My recovery continues, but now it's laden with guilt and grief and sadness .. I'm wondering what I could have done to HELP my daughter .. not ignore and and leave her on her own. So when I read the other board here about people being proud of themselves because they have shut their ILL loved one out I seriously feel like barfing, because if I could go back one year from now I would have done things differently. Yes, I would have taken care of myself but I would have been a bit more conscious about my daughter and not been so selfish. Nowhere in the steps does it say to shut the door on your loved ones, yet that is what is encouraged all the time .. it's just not right..
Thank you so much for sharing your thoughts and feelings..

I am sorry for your loss.hugs
Last edited by TrishaB on Tue Aug 15, 2017 6:50 pm, edited 1 time in total.

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grateful
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Re: Reality check

Post by grateful » Thu Jan 05, 2017 9:11 pm

(((A))) I do understand the loss of a child. I lost two. Not in the exact same way as you have but they did die. All the hopes and dreams I had for them - for me - gone. I, too, went over all the choices I had made and all the resources I had utilized and "if only" appeared many times in my mind.

I've also turned all my decisions over and over again in my head when it comes to both my kids now and true the program doesn't help with everything and yet it does help with grief because we ARE grieving - at least I know I am. I know I have been for a long, long time now. I've simply had to learn how to live with it or in spite of it, I'm just not sure which.

When my son was hit by a car - all his potential was gone for a decent life. With or without the drugs and alcohol, it was gone. It wasn't his fault, his Dad's fault, my fault. It just happened because some crazy kid in a car ran him down. The pain and grief was so deep for me I couldn't even talk about it. To date I can't even remember the name of the kid who did run him down. My mind keeps blocking it out. Normally fearless, after this experience, I grew fearful of anything with wheels. Getting in the car of somebody I've never ridden with, riding in planes, driving or riding in the snow are terror producing things for me. The actual accident happened 25 years ago and I am still limping through life with the effect of that experience on me and the knowledge my son is never going to get better. It grieves me, too, that he cannot live with me. That I cannot take away his pain or rekindle the dead brain cells or remove his other issues from his life.

My daughter has her issues which affect me as well and I live with the fear of her dying early, too.

Can the program help me with all this? Can it take away all the grief or the tragedies that have occurred and probably will occur - No. 1000 times no.

And yet, what the program can help me with and has helped me with is the knowledge that I am not alone. It has helped me with the knowledge that I can still live life to the best of my understanding with as much enjoyment and happiness I can muster. It has helped me with knowing that living life on life's terms sometimes is only do-able one day at a time, one minute at a time, one moment at a time and it can be done in the company of others who are living the same difficulties and challenges and sometimes losses as I am.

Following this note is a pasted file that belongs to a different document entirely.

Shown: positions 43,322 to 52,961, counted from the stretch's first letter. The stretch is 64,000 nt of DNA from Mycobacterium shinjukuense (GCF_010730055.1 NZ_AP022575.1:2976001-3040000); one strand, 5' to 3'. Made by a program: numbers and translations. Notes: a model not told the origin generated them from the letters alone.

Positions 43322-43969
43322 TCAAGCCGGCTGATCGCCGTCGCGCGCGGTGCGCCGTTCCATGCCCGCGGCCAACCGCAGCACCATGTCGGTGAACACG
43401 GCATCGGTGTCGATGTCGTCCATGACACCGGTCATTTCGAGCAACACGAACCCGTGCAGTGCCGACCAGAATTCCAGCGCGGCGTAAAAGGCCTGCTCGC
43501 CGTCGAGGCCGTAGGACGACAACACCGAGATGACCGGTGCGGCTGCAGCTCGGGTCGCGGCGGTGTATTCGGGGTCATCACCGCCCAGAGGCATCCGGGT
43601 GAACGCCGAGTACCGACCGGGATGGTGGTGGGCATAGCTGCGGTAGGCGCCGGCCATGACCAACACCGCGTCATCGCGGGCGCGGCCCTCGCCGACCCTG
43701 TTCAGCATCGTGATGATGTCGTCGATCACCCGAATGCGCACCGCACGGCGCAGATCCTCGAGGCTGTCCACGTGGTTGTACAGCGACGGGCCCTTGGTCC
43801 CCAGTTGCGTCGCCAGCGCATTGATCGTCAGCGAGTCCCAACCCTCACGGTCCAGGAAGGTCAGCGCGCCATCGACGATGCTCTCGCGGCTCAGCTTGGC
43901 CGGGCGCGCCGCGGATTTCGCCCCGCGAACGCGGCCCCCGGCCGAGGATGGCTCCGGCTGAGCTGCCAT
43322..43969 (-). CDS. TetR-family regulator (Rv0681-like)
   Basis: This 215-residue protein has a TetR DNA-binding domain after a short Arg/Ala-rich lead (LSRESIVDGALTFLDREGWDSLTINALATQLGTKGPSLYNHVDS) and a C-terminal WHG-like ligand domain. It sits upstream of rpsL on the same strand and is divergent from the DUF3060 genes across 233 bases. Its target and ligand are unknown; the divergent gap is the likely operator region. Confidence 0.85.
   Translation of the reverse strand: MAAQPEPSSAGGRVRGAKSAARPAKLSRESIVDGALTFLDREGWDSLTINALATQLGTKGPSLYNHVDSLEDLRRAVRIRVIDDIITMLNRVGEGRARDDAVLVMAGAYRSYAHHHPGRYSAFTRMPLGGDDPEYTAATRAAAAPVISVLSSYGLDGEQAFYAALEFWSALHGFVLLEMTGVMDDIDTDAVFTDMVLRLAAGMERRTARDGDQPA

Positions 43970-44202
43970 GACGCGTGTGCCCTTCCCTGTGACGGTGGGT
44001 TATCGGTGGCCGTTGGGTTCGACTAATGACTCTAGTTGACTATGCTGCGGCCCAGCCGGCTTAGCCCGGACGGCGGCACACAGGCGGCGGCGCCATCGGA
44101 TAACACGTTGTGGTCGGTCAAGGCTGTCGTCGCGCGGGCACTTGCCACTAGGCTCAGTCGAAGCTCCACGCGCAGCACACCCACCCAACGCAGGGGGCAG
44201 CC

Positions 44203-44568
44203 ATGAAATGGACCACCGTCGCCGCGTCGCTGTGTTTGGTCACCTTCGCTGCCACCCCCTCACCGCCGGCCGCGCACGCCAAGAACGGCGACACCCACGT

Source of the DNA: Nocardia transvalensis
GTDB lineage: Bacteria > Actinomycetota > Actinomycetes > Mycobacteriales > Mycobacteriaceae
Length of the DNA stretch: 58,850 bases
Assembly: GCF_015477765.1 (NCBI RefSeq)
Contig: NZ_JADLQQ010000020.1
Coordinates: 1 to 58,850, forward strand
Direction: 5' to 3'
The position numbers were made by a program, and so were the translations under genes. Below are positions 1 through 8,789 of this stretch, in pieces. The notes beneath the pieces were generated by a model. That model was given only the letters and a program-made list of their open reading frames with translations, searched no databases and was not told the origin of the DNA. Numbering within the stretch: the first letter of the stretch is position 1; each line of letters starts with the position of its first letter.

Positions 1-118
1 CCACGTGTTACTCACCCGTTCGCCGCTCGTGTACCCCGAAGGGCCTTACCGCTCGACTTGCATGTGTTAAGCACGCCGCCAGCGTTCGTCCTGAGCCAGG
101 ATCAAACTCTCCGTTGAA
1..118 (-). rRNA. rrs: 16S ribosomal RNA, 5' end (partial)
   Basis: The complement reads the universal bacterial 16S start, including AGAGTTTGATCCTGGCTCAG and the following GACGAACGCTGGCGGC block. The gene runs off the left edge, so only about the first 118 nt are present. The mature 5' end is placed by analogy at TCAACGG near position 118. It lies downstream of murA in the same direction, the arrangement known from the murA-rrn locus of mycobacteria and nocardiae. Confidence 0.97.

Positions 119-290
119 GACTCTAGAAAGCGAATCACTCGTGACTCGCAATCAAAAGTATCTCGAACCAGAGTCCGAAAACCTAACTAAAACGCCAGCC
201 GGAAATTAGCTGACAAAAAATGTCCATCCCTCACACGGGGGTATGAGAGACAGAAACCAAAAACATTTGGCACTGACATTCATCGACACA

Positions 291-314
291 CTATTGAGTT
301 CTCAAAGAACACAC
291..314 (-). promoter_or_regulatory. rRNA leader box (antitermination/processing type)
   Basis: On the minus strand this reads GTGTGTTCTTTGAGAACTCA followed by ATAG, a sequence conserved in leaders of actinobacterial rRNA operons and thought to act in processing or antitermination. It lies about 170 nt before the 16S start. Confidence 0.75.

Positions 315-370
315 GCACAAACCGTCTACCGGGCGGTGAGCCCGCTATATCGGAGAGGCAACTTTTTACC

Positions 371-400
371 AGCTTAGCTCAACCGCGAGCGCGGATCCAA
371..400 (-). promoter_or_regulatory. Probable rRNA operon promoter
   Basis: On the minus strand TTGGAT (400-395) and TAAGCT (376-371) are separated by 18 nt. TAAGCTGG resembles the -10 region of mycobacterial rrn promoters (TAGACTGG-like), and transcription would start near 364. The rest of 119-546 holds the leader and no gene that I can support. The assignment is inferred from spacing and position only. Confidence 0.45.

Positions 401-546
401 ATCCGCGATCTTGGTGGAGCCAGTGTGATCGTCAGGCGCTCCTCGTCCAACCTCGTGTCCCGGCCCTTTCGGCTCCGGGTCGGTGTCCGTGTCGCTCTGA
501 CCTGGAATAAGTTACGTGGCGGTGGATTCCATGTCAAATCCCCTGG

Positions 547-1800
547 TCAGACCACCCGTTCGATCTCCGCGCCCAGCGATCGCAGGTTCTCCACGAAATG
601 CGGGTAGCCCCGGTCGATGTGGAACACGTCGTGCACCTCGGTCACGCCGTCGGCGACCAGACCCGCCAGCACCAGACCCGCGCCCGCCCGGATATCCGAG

I had to come to terms one day with what is truth about this program though I was madder then an old wet hen about it: The program does not promise us that our kids will live or our spouses or our parents or our lovers or our best friends. It does not promise us that whatever changes we make will spur our loved ones on to victory in recovery. For many years, I did what the program suggested for me but I was also doing it to change my kid. I had to let go of that belief because after awhile I saw what was true: There was absolutely NOTHING I could do or not do that would affect him positively or keep him alive. I did not have that power. I didn't shut him out because he was sick. I said "no" to violence, drugs, people who used drugs and the criminal activity that accompanies all that in my home and in my life. I could not in all good conscience accept what is and should be unacceptable. My son was and is sick. This is all true. The grief I feel about it all is also true. In many ways, he is already gone and I grieve that, too. But it isn't me who made him sick or brain damaged or hurting. It isn't me who will make him well.

None of my boundary setting was done with a hint of maliciousness or malice or bitterness or to punish him. I doubt you did anything like that with your daughter either. We did what we did because we loved them enough to try to give them some kind of chance to get help. For whatever reasons they have - they didn't or couldn't. I don't know which.

What I do know is that you are not alone in your grief. You are surrounded by people trying to make the best of what truly is a horrible situation for all of us - not just some of us. We are all grieving - some of us at different stages. And if we are open to it, we hold each others hearts in our hands and walk this lonely road together trying to be light bearers for each other come what may. We won't turn away from you because you are grieving. What we are now is what we were when you were making the choices you saw to make at the time - the best you could at the time - we are here for you. We are battered. We are bruised. We have suffered multiple losses. But we are also willing to accompany you on the road none of us would have chosen on our own but have to walk anyway. We are working to keep our heads up, our minds clear, our hearts open and our bodies healthy. That is what the program promises us. That is what we are working on. That is what many are accomplishing and will accomplish. I hope you stay with us or with others who you know are there for you. You are a light bearer, too.
Seek beauty

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ktoews
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Re: Reality check

Post by ktoews » Fri Jan 06, 2017 10:47 pm

Dear Angela,